Letter: Taxing effects of hard work

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The Independent Online
Sir: Professor the Lord Desai, formerly Labour's spokesman on economic affairs in the Lords, writes (Letters, 25 January) that taxation 'is not high relative to spending', and that 'as a nation, we overconsume . . . it is time we consumed less'. I know of many Tories who also believe that we should consume less - less social security, health, education, transport, and so on.

On Lord Desai's earlier 'clarification' of the 'confusion' in the debate on the level of taxation, he claims that 'there is no evidence either in economic research or in real life for this incentive effect' from cutting high marginal tax rates. May I suggest he reads the paper by Professor Patrick Minford and myself (Oxford Economic Papers 43, 1991) in which we used the General Household Survey to demonstrate statistically that higher tax rates had a sharp adverse effect on work effort.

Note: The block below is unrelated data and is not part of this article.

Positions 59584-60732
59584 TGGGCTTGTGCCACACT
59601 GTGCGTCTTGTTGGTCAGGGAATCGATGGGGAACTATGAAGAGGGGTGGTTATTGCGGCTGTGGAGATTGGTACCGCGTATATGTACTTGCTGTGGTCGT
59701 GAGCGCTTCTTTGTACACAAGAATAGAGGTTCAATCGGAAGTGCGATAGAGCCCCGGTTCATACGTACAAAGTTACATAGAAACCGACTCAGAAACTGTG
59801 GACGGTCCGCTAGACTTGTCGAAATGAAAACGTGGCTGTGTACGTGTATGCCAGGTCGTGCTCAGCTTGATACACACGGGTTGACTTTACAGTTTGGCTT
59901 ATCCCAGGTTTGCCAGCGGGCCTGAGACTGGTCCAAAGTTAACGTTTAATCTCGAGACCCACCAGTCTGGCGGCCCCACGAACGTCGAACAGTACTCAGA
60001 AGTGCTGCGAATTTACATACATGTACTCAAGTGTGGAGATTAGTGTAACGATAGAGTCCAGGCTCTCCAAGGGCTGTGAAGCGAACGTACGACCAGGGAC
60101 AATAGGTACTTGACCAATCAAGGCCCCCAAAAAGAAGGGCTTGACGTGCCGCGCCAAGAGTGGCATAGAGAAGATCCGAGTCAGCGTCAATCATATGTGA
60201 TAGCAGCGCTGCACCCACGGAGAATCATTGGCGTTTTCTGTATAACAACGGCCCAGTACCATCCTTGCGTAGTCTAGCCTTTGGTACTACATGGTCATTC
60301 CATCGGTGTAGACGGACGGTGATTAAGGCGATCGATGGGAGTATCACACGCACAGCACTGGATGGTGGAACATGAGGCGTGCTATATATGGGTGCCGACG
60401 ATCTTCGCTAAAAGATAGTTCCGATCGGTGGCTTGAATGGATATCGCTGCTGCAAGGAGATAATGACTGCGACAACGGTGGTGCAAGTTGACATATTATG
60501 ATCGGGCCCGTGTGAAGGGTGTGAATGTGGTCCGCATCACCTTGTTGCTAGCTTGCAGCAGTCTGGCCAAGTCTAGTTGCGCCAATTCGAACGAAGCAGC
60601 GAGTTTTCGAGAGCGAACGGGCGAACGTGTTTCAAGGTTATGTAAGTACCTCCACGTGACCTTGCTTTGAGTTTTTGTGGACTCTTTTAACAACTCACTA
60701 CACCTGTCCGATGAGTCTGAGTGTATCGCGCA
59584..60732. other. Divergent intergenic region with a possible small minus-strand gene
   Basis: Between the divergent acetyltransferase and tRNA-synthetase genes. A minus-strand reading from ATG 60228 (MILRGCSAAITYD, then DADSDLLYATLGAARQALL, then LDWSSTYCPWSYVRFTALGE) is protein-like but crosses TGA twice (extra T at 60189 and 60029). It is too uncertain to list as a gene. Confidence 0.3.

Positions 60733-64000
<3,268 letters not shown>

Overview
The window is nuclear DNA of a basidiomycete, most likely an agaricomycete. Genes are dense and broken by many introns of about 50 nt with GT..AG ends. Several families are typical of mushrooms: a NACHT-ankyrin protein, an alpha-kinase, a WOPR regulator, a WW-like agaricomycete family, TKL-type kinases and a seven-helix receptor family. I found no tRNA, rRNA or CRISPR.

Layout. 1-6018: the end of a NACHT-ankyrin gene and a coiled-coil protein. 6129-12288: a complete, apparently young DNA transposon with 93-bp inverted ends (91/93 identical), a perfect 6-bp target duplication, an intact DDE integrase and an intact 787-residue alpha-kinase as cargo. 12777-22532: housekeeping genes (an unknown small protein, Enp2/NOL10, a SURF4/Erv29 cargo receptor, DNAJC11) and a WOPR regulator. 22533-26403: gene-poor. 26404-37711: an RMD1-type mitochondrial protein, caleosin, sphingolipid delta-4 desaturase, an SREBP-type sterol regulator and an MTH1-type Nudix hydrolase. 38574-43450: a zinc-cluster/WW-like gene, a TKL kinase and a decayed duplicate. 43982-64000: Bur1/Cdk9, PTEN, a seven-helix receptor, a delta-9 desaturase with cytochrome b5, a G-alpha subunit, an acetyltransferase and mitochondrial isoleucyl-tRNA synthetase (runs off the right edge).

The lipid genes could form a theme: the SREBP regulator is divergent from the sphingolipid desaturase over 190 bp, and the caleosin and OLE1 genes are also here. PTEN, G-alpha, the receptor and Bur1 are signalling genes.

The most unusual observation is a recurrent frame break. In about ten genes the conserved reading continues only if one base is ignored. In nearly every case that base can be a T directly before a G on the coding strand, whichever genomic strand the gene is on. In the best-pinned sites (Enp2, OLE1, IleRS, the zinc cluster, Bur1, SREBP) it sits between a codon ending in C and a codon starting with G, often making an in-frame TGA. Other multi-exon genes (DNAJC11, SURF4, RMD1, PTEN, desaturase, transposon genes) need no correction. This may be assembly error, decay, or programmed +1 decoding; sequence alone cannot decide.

In fact, the evidence for this is contained in Lord Desai's own letter. He says that the burden of taxation 'should not have disincentive effects, as for example the present system does for those at the margin of choosing to take a job or stay on the dole'. To misquote J K Galbraith: 'Why is it that those at the bottom of the income scale need to have their marginal tax rates cut to make them work, but those at the top don't?'

Yours faithfully,


Eastbourne, East Sussex